As an example, look at the DirichletBC class in the listing below. It implements a simple Dirichlet boundary condition, i.e., one in which the function value at a given end of the grid must equal a given constant value.
    class DirichletBC
        : public BoundaryCondition<TridiagonalOperator> {
      public:
        DirichletBC(Real value, Side side);

        void applyBeforeApplying(TridiagonalOperator& L) const {
            switch (side_) {
              case Lower:
                L.setFirstRow(1.0,0.0);
                break;
              case Upper:
                L.setLastRow(0.0,1.0);
                break;
            }
        }
        void applyAfterApplying(Array& u) const {
            switch (side_) {
              case Lower:
                u[0] = value_;
                break;
              case Upper:
                u[u.size()-1] = value_;
                break;
            }
        }
        void applyBeforeSolving(TridiagonalOperator& L,
                                Array& rhs) const {
            switch (side_) {
              case Lower:
                L.setFirstRow(1.0,0.0);
                rhs[0] = value_;
                break;
              case Upper:
                L.setLastRow(0.0,1.0);
                rhs[rhs.size()-1] = value_;
                break;
            }
        }
        void applyAfterSolving(Array&) const {}
    };
As you can see, it is no longer a class template; when implemented, boundary conditions are specialized for a given operator—not surprisingly, because they have to know how to access and modify it. In this case, we're using the tridiagonal operator I described in an earlier subsection.

The constructor is simple enough: it takes the constant value and the side of the grid to which it must be applied, and stores them.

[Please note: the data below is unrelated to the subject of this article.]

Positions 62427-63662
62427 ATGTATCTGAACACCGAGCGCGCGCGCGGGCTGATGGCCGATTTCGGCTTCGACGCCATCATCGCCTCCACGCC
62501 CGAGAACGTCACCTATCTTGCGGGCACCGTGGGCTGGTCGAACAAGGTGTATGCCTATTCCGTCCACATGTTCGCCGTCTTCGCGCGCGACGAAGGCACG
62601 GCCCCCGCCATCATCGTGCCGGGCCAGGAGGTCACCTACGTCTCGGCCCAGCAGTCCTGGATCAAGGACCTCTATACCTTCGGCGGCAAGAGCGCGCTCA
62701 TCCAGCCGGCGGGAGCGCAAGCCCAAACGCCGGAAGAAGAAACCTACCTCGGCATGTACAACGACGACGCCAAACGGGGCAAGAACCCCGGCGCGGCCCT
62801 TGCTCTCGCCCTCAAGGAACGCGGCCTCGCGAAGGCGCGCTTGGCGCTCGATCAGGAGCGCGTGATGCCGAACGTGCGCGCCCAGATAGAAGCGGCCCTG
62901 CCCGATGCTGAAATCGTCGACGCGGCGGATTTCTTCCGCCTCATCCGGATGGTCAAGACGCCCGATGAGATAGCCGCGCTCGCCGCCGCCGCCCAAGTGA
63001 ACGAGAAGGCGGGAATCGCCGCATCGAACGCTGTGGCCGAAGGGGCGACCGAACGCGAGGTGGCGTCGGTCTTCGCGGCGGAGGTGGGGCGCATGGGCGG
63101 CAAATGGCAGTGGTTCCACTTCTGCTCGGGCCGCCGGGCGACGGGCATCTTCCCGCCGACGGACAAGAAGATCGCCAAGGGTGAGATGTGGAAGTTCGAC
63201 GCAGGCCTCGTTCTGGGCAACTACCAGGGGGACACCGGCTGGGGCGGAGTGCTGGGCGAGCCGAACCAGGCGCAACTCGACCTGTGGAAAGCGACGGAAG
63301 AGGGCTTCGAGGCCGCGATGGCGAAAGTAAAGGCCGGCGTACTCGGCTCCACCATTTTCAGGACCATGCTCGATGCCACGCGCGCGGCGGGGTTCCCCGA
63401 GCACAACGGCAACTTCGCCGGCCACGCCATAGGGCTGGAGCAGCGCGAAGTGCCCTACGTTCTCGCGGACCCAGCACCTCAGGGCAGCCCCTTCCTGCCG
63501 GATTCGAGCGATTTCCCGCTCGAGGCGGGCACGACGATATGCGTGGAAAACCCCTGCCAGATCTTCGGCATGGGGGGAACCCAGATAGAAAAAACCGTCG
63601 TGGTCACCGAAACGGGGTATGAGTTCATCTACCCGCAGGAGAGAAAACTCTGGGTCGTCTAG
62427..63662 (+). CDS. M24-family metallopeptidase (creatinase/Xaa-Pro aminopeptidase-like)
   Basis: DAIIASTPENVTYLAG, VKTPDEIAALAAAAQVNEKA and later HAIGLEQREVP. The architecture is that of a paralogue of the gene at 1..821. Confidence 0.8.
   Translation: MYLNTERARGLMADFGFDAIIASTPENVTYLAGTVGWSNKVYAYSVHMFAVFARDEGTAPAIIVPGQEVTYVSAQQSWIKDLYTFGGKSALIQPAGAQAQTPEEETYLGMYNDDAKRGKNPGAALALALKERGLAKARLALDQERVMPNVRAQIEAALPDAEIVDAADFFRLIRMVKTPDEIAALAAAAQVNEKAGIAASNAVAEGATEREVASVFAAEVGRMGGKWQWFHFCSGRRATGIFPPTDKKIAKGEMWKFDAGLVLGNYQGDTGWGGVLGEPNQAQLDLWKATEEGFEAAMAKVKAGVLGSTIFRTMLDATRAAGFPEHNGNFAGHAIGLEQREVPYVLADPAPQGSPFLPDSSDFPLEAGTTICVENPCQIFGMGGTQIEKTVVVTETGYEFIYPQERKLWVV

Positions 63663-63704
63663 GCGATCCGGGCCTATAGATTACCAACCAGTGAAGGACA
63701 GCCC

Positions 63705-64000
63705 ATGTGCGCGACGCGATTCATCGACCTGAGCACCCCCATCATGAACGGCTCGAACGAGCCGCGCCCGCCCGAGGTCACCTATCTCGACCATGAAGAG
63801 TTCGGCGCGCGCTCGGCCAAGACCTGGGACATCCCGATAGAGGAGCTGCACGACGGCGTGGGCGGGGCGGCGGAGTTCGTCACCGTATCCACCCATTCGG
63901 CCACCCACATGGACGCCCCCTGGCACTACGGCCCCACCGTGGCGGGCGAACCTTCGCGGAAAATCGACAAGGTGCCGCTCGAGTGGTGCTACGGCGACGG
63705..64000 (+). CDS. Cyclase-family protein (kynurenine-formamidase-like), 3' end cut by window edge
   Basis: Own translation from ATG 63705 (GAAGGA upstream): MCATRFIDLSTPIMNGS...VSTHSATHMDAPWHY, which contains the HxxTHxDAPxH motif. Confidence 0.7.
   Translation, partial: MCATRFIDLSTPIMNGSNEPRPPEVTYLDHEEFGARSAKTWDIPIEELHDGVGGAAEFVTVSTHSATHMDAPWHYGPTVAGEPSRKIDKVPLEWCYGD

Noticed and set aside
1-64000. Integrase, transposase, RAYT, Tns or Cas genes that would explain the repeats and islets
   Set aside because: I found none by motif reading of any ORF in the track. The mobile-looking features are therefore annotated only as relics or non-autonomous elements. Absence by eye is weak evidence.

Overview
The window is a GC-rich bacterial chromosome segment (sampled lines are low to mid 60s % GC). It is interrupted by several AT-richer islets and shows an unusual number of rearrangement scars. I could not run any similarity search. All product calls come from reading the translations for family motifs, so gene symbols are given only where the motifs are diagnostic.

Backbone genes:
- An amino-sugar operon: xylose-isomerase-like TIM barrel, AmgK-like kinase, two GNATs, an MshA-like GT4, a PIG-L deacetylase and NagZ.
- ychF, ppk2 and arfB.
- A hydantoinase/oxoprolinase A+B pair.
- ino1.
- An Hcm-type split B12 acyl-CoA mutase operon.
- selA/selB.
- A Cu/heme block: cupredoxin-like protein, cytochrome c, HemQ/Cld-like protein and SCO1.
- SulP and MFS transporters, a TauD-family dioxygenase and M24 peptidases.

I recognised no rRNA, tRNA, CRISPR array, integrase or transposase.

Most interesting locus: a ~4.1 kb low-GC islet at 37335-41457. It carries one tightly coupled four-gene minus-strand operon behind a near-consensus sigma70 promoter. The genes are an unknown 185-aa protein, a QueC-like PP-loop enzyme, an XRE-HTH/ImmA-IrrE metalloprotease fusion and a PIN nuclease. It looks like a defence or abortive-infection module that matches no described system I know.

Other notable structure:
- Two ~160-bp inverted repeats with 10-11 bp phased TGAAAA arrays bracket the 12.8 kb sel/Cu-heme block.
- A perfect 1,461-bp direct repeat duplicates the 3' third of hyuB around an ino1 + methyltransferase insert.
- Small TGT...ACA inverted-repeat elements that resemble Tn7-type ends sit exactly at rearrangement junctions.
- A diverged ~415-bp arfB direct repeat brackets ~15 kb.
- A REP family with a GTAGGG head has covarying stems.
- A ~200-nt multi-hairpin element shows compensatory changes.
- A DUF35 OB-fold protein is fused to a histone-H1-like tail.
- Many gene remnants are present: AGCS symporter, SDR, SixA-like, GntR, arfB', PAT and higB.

As I said, the applyBeforeApplying method must set up the operator L so that the result of L.apply(u), or \( \mathbf{u^{\prime}} = L \cdot \mathbf{u} \), satisfies the boundary condition. To do this, it sets the first (last) row to the corresponding row of the identity matrix; this ensures that the first (last) element of \( \mathbf{u^{\prime}} \) equal the corresponding element of \( \mathbf{u} \). Given that the array satisfied the boundary condition at the previous step, it keeps satisfying it at this step. Relying on this is a bit unsafe (for instance, it would break if the value changed at different times, or if any other event modified the array values) but it's the best one can do without accessing the input array. The applyAfterApplying method is simpler and safer: it just sets the value of the output array directly.

The applyBeforeSolving method works as its sibling applyBeforeApplying, but it can also access the input array, so it can ensure that it contains the correct value. Finally, and surprisingly enough, as of this writing the applyAfterSolving method is empty. When we wrote this class, we probably relied on the fact that applyBeforeSolving would also be called, which doesn't strike me as a very good idea in hindsight: we're not sure of what methods any given evolution scheme may call (this also makes applyBeforeApplying less safe than it seems).